“A project of this magnitude requires attention to fine details to encapsulate the overall intent while maintaining budget and costs,” says Argyros. “The ongoing co-ordination between all trades created a successful end result.”

Structurally, the Centre has a complementing and complicated, use of materials including concrete, steel, glass and exposed wood. “The foundation was challenging because being near sea level, and dealing with large, localized loads, we had to spread the forces out,” says Derek Ratzlaff, principal, Fast + Epp.

He says large steel beams cross the full length of the roof, but the ceiling also has glulam beams that are 80-millimetres thick, spanning nine metres. “With the overall design of the roof being broken up, individually diaphragms had to be braced independently.”

The mechanical requirements for such a large, multipurpose facility are advanced. “We have heat recovery that we take and use to heat the building, heat the pools, and heat domestic hot water,” says Harold Stewart, principal, AME Consulting Group. “We also store a large volume of water that will be used in a unique situation. The city’s sanitary systems aren’t large enough to handle the building so we have a fairly large holding tank that we dump all of our pool water to. Then it can be reused for irrigation and other needs. The water is de-chlorinated and limited to the levels of most drinking water by the time it gets to that tank. Then we can release it slowly into the main systems.”

Lighting for the Centre was selected to highlight the architectural features such as the undulating ceiling in the natatorium or the straight lines that define the reception area. “Due to the building’s glazing, there is a high degree of natural lighting,” says Bernard Légaré, project manager, AES engineering Ltd. He and his team provide lighting controls to balance the illuminance throughout the large spaces by dimming the perimeter lighting. “In addition, providing indirect lighting in the natatorium allows the light to reflect off the ceiling and to more closely resemble the feel of natural light,” he says.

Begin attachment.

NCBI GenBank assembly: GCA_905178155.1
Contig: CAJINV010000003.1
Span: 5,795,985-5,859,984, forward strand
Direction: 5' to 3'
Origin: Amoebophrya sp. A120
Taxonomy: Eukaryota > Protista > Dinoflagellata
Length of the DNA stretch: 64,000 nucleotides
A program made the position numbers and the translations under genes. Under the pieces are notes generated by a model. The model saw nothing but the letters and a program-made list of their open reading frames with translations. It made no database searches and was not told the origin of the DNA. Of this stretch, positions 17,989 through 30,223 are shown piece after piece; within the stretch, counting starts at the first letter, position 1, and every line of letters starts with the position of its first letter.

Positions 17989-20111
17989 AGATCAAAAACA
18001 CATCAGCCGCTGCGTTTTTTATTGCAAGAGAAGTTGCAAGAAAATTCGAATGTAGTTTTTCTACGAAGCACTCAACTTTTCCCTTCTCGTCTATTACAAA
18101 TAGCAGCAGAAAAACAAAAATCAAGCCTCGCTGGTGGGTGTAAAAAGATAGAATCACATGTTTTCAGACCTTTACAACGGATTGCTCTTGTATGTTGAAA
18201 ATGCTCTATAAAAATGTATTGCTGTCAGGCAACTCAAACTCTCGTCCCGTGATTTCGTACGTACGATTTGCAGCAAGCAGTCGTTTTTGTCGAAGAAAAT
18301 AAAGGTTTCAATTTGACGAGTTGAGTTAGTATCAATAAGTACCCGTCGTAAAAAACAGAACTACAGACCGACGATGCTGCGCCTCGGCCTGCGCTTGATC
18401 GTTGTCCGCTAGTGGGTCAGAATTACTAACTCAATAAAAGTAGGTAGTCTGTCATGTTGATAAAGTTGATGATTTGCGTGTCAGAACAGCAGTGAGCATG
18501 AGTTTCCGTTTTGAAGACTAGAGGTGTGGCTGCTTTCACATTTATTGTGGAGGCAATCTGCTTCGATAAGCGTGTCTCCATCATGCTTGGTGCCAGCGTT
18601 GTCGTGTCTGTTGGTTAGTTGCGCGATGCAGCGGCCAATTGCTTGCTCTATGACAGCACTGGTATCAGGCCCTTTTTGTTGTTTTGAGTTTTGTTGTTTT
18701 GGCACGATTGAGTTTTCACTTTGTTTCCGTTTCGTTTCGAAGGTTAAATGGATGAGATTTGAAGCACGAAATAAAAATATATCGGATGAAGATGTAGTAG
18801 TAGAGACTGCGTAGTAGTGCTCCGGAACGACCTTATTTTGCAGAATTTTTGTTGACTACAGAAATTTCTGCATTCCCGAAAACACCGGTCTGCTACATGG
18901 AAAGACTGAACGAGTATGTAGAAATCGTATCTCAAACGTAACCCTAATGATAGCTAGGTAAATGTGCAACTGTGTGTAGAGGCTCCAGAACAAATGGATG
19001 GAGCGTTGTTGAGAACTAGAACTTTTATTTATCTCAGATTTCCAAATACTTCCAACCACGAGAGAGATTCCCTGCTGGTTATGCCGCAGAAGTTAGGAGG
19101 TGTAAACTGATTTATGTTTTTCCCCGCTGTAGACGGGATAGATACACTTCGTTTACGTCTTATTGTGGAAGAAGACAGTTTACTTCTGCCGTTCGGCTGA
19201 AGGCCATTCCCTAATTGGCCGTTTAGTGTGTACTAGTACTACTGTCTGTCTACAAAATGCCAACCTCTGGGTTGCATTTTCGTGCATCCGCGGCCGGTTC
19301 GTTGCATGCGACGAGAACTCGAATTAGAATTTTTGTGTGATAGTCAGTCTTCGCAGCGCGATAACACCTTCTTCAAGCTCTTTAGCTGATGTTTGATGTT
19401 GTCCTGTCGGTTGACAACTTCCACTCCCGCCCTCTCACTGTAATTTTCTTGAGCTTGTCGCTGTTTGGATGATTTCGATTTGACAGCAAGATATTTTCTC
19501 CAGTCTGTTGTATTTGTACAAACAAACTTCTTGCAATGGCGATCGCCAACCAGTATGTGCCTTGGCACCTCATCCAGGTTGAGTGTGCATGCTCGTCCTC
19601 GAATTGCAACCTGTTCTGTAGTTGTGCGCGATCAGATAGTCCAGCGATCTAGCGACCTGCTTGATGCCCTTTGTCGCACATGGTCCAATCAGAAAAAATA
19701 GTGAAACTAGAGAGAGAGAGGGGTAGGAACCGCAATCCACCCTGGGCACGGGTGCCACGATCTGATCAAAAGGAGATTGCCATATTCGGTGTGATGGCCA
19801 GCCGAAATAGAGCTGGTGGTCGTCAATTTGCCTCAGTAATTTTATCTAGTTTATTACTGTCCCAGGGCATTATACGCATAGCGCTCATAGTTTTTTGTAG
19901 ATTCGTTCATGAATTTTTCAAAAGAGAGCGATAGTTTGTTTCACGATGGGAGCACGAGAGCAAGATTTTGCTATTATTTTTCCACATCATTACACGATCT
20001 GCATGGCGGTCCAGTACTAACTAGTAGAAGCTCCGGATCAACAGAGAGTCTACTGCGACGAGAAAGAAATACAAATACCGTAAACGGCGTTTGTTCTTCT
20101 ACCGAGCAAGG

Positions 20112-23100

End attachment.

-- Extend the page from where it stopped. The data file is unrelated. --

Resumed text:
Taking inspiration from the nearby Fraser River Delta, Jason Wegman, principal at PWL Partnership, designed the landscape to have islands of landscape, reflecting the forms found in the river, with a natural plant ecology that people flow around like water in the river. “We created layers of planting instead of using traditional massing so through the seasons the landscape changes. The lawn at the main entrance will be under planted with bulbs so every year there will be a tapestry of daffodils announcing spring has arrived.” He says they are keeping the mature Oak trees along Granville Avenue to connect the civic landscape that leads to Richmond City Hall.

7191 Granville Avenue, Richmond, BC

City of Richmond

HCMA Architecture + Design

Stuart Olson

Fast + Epp

AME Consulting Group Ltd.

AES Engineering Ltd.

PWL Partnership Landscape Architects Inc.

110,000 square feet

$67.5 million